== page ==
Returning to the UW after two years in the army, I completed my BS in the newly created major in Molecular Biology. During my last year, I attended a class in Fish Genetics taught by Bill Hershberger. Fred Allendorf (then an MS student) gave a guest lecture on the use of genetic data from allozyme electrophoresis to address questions in fisheries management. Figuratively “a lightbulb went off in my brain” during that lecture. I knew instantly I wanted to spend the rest of my career doing just that. Fred invited any of us who were interested to meet his mentor Fred Utter across the bridge at the National Marine Fisheries Service (NMFS).
After walking the halls in trepidation at NMFS, I poked my head in to say hello to Allendorf and suddenly this guy burst out from behind a file cabinet, stuck out his hand, and introduced himself as Fred Utter. I joined the two Freds and spent two intense years studying allozyme variation in Pacific salmon. Utter treated all new students as full professionals when they walked in the door. You had his full respect from day 1. I was barely there when he took Allendorf and me on a road trip to California to attend a conference where I met a host of other giants using genetic data derived from allozyme electrophoresis.
Utter and I taught several short courses in allozymes to graduate students from a variety of disciplines during the second year of my MS. Some of those students joined Utter (including Jim Seeb [PhD, 1987] and Stew Grant [PhD, 1981]), and others took that knowledge into careers in many other disciplines. Funding for my research came from the Washington Department of Fisheries; partnerships between state and federal management agencies and university geneticists became a pattern. I appealed and was granted permission to have Utter be chair of my MS committee, with Joe Felsenstein and Bill Hershberger as committee members. Utter had simplified how allozyme electrophoresis could be done. My MS thesis included a manual for his methods and was copied hundreds of times.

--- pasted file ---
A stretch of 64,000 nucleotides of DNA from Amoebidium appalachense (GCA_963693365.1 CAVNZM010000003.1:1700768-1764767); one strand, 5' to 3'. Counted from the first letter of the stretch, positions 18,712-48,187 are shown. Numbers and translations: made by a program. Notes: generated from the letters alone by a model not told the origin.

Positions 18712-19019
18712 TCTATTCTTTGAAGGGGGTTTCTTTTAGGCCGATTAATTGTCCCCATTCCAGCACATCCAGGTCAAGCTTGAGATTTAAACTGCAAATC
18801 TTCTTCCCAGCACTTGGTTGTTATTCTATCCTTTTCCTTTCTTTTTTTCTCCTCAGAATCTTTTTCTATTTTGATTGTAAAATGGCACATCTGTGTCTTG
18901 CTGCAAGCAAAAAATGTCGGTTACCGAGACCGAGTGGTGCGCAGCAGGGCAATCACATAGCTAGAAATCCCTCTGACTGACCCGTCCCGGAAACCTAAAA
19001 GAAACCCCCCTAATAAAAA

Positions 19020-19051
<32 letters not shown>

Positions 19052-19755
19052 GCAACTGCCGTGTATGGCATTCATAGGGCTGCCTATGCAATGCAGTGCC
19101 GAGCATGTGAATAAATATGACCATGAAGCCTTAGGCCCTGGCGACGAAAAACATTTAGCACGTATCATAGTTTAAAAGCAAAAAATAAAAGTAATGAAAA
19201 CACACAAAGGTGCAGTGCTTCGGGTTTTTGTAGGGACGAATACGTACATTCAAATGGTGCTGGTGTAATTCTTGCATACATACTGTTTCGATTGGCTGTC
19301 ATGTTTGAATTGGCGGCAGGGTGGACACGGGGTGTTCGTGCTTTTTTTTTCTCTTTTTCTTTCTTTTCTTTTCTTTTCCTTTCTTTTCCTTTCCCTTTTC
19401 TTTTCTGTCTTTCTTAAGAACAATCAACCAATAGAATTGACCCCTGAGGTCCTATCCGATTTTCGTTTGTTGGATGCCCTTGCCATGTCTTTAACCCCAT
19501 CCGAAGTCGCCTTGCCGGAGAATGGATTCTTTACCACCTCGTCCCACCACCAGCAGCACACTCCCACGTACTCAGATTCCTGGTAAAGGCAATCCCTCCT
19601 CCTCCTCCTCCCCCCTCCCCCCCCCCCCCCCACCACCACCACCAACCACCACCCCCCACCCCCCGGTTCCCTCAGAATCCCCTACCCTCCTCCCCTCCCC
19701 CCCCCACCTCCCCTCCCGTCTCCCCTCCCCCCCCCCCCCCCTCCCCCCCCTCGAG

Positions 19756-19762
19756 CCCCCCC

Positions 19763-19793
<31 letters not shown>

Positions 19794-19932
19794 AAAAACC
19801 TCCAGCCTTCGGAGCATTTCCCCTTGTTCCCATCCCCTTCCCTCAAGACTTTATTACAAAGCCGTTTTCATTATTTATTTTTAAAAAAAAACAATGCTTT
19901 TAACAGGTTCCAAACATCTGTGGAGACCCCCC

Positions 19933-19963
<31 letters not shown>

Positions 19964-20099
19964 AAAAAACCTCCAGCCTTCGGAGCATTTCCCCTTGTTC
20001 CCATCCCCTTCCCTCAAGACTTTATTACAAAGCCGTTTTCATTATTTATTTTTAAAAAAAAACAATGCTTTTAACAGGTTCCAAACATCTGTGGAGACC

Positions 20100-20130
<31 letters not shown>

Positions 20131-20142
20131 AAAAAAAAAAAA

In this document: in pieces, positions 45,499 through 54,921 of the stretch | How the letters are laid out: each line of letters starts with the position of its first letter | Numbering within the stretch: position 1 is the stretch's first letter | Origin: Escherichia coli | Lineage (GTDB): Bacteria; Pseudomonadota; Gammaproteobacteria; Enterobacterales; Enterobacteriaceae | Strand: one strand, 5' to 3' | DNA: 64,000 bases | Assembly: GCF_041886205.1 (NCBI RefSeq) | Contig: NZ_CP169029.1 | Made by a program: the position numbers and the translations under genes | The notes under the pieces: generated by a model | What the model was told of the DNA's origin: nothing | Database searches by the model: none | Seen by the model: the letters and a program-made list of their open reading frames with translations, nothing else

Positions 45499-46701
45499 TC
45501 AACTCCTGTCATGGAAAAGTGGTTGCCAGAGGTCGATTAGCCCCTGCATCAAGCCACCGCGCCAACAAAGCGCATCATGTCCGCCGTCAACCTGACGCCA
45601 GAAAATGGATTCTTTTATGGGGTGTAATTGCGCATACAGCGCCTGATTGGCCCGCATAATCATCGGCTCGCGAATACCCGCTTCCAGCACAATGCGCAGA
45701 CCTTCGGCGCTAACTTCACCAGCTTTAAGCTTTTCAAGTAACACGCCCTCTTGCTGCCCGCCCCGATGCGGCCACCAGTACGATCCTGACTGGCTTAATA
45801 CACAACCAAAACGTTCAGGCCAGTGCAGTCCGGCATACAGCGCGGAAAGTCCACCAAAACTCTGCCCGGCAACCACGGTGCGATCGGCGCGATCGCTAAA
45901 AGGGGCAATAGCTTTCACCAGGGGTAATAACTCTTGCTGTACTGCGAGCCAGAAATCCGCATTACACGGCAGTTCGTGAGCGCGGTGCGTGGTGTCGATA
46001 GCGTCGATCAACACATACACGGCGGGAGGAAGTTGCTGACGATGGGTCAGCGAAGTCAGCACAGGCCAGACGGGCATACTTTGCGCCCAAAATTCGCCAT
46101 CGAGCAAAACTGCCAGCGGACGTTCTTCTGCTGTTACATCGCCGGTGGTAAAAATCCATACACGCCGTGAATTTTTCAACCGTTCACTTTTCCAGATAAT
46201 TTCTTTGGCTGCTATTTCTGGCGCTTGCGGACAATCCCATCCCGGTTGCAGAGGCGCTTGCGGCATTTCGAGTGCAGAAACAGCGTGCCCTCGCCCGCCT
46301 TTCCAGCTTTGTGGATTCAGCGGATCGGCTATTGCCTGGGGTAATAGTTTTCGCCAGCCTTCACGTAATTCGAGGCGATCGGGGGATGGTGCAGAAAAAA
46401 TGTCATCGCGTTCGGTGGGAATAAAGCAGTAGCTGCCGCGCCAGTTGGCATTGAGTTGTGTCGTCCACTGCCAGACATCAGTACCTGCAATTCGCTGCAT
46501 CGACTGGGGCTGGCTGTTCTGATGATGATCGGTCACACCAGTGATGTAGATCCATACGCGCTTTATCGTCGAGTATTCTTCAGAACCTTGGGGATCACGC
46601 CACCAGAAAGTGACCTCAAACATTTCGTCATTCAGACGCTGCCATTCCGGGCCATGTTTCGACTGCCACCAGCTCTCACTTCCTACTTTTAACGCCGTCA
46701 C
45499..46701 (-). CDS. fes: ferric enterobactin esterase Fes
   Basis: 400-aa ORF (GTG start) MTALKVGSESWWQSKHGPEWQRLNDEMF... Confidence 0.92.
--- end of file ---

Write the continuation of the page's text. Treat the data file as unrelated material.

I spent two years as a technician at the University of Maine after which I joined Jim Wright at Penn State for my PhD, completing the circle from whence Hershberger had done his PhD and Allendorf had been an undergraduate. Following a 14-year stint at Cornell running an interdepartmental allozyme laboratory, I spent 20 wonderful years at UC Davis training dozens of graduate students using genetic data to answer many questions posed by state, federal, provincial, and tribal fisheries management agencies, primarily in California. My 40-plus professional years have witnessed genetic data becoming a standard tool in fisheries research and management, following the pioneering work of Dr. Fred Madison Utter and the many students he influenced over his career at NMFS and SAFS.